Coming soon in 4 editions: HOMICIDE AT ROUGH POINT, the new book based on my VF piece proving Doris Duke, the richest woman in America, got away with murder.

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Peter Lance January 15th, 2020 For the last two years I’ve been investigating an infamous homicide that took place on the late afternoon of October 7th, 1966 in my hometown of Newport, RI., the historic summer colony of America’s robber barons. It happened just eight months before I started my journalism career as a cub reporter for The Newport Daily News. As it turned out, Doris Duke, the fabulously wealthy heir to the American Tobacco Company, Alcoa Aluminum and Duke Power (now Duke Energy) had killed her longtime designer and art curator Eduardo Tirella, in an automobile crash outside the gates of Rough Point, her 10-acre estate on Bellevue Avenue, known to Newporters as “Millionaire’s Row.” For the last 5 months, the book I’m writing on that incident has been consistently in the Top 20 on Amazon’s Top 100 Hot New Releases in Law Enforcement Biographies. It will be published February 23rd.

My VF story broke July 26th in a 14 page 8,000 word piece in Vanity Fair. These are links to the coverage from:
The U.K. Daily Mail OUT Magazine Passport Magazine and my alma mater, The Newport Daily News.

LISTEN TO the audio narration 

YOU CAN PRE-ORDER a fully illustrated and annotated 430 page hardcover edition on and PREVIEW THE BOOK’S INTRODUCTION which is sure to draw you in to this film-noir mystery.

In November, BostonSpirit, New England’s leading magazine covering LGBTQ+ issues, featured a story on the upcoming book by Loren King. You can download a pdf here Mary Trump, the best-selling author of “Too Much Is Never Enough,” the searing account of growing up as the President’s niece, is on the cover.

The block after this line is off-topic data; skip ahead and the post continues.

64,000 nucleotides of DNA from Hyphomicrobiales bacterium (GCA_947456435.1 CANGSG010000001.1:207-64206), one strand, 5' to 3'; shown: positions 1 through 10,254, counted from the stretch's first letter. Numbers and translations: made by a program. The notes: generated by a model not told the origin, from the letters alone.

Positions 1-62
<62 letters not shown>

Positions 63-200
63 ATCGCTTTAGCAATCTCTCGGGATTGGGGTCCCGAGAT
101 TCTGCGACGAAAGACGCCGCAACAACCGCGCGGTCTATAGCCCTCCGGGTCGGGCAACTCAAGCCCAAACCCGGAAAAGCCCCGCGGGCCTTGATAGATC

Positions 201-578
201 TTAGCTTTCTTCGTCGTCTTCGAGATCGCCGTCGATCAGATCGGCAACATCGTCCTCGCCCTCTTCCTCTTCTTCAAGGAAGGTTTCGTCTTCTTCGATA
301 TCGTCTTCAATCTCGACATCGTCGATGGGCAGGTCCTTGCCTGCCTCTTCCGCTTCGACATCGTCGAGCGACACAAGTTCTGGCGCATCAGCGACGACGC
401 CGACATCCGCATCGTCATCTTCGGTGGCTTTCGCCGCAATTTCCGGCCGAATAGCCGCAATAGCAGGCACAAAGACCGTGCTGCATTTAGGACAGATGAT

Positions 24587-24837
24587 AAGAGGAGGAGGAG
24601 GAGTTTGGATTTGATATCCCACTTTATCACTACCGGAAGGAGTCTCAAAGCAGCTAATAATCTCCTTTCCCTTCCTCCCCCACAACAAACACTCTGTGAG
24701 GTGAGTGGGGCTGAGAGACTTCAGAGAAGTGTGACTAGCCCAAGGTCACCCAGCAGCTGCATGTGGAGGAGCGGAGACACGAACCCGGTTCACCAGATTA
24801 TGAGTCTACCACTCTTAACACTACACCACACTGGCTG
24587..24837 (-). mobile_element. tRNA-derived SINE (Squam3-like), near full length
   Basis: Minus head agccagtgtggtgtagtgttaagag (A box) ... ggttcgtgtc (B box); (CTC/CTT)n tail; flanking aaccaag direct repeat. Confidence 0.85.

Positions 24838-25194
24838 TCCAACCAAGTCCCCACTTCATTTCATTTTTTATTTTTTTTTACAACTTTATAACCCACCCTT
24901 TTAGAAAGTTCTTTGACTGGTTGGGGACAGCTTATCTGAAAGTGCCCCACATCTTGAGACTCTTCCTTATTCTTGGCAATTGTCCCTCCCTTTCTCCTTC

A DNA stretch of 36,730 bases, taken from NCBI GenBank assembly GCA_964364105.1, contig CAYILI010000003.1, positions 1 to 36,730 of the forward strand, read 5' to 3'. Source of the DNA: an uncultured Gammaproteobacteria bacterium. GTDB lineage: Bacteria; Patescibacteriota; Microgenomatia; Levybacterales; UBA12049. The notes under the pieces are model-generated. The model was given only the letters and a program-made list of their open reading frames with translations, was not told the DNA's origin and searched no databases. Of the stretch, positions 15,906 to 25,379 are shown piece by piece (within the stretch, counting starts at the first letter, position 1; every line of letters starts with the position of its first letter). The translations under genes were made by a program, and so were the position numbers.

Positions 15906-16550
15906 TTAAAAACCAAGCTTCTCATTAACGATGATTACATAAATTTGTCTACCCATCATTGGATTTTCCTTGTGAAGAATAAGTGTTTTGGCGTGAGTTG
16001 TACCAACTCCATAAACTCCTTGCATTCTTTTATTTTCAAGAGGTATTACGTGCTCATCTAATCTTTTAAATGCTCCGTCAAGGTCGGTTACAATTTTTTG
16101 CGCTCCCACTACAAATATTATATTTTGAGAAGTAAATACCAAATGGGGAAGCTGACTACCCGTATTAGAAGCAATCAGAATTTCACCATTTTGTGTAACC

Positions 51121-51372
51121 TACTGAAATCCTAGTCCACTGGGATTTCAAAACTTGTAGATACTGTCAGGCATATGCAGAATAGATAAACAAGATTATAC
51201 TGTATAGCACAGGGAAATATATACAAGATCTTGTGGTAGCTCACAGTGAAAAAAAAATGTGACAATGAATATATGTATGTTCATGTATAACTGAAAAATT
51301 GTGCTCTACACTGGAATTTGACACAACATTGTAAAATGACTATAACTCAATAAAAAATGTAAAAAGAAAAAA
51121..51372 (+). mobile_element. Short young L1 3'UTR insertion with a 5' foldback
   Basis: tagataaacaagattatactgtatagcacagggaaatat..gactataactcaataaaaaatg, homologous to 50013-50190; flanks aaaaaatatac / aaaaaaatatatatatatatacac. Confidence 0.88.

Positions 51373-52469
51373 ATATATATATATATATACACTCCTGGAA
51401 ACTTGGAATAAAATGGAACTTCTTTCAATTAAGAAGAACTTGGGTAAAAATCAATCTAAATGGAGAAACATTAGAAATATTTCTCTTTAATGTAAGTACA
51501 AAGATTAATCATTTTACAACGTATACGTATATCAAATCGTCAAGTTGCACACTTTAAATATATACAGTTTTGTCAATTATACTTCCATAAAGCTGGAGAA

Pre-Order the hardcover

Also, following my VF exposé, Doris Duke’s Wikipedia Bio, was updated for the first time in 3 years with a new section on Eduardo homicide, citing my investigation: See below:

Death of Eduardo Tirella

In 1966, Eduardo Tirella, curator of Duke’s art holdings for the past decade, decided to leave for a career in Hollywood as a production designer. He flew to Newport, where she was staying at Rough Point, on October 6, to collect his belongings and let Duke know that he was leaving her employ. His friends who also knew her had warned him she would not take it well, and the following afternoon the estate’s staff overheard the two having a loud and lengthy argument before they got into a rented Dodge Polara to leave.[33]

Tirella, who had been driving, got out at the gate to open it, leaving the engine running but with the parking brake engaged and the transmission in park. Duke moved from the passenger seat to the driver’s seat in order, she said later, to drive the car forward and pick up Tirella once the gate was open. In order to do so she released the parking brake and shifted into drive, but instead of putting her foot on the brake pedal she hit the gas. The vehicle, she told police later, pinned Tirella against the still-opening gates, knocked them over and then struck a tree across Bellevue Avenue. Tirella was found trapped under the car and was pronounced dead of serious injuries soon after.[33]

After a brief investigation, the Newport police ruled the death was accidental. Tirella’s family sued and won $75,000 ($473,000 in today’s dollars[34]), divided among his eight siblings, when Duke was found negligent[35][36] after a trial five years later. Later biographies and her obituaries repeated the official finding.[33]

In 2020, Peter Lance, a Newport native who had begun his journalism career at Newport Daily News shortly after the incident, reinvestigated the case in a Vanity Fair article. He found initially that the police file on the case and the transcripts of the wrongful death suit brought by Tirella’s family were missing from archives where they would normally be kept, but was able to find some of those documents later. They showed that the investigation into Duke had been cursory and compromised by conflicts of interest (shortly before the medical examiner arrived at the hospital, for instance, Duke had hired him as her personal physician, meaning anything she told him was protected by doctor-patient privilege).[33]